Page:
For example, a recently characterized and intriguing crAssphage subspecies was abundant in Asia but was rare or nonexistent in European and North American samples. This could be a result of the virus’s restricted spread within specific human populations.
During our molecular field trip, one of the most often discovered functions was that of diversity-generating retroelements (DGRs). These are a class of genetic elements that alter certain target genes in order to generate favorable variation for the host. This may aid viruses in their continuous evolutionary arms race with their bacterial hosts in the case of DGRs.
Surprisingly, we discovered that one-third of the most frequently encoded viral proteins have unknown activities, including over 11,000 genes associated to “beta-lactamases” which confer resistance to antibiotics such as penicillin.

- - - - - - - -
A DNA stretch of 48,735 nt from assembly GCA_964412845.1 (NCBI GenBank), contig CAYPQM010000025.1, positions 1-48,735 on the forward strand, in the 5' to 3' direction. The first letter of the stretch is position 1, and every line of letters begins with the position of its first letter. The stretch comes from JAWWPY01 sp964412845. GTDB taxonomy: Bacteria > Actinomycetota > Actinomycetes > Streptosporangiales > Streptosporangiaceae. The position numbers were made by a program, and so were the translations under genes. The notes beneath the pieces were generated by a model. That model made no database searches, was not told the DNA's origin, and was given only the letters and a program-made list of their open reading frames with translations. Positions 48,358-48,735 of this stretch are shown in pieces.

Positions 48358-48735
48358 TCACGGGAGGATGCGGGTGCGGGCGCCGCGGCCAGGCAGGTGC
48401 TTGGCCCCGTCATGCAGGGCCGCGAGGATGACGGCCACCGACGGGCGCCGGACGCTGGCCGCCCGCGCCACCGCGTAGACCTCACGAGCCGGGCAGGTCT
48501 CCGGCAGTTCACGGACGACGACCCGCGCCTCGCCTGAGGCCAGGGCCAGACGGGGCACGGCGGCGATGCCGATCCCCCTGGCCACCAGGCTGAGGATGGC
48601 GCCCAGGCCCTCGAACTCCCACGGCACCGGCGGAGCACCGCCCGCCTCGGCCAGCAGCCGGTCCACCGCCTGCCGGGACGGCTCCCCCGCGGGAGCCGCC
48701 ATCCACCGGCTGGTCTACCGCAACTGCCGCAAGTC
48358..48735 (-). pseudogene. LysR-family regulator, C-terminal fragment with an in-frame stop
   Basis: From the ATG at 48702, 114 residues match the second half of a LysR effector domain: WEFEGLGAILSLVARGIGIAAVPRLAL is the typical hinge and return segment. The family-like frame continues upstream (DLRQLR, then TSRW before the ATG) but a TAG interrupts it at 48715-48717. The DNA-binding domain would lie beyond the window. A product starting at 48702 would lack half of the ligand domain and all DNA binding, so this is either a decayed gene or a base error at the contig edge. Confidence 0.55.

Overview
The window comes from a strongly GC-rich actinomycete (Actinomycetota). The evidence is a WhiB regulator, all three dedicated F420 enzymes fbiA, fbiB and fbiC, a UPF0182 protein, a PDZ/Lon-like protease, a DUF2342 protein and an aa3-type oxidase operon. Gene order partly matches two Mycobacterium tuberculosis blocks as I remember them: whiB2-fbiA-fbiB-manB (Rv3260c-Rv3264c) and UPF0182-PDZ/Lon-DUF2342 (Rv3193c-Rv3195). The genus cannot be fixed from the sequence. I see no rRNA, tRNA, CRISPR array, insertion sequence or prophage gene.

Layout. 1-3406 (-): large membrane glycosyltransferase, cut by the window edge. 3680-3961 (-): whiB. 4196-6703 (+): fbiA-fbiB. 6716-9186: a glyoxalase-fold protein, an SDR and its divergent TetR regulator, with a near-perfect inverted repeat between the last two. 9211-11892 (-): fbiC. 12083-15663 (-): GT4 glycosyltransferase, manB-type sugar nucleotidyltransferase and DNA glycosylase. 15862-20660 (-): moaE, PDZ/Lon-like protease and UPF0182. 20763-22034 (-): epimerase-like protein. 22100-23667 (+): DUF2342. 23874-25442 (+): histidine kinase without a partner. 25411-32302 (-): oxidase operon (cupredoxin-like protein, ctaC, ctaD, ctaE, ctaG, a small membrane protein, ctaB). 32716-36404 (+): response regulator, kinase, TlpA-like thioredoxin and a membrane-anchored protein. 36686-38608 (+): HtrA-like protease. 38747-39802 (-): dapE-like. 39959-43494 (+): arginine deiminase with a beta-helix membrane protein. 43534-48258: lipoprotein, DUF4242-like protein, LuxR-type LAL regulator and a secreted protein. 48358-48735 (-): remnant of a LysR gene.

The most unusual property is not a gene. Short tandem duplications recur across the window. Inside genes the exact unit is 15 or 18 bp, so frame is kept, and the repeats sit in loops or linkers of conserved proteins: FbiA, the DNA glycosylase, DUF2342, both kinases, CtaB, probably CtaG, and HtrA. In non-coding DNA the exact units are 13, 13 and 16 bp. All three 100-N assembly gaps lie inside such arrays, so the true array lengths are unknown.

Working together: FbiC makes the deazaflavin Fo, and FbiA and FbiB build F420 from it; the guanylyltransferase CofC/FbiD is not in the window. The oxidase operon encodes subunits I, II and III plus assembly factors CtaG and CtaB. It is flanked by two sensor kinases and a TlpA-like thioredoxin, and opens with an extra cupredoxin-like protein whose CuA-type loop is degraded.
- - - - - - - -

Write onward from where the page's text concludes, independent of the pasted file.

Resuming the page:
Establishing a link between gut viruses and their bacteria hosts
After identifying the phages, we needed to connect them to their microbial hosts. CRISPRs, which are best recognized for their numerous applications in gene editing, are bacterial immune systems that “remember” previous viral infections and work to prevent them from recurring.
They accomplish this by copying and storing bits of the invading virus into their own genomes, which may then be utilized to target and eliminate the virus specifically in future encounters.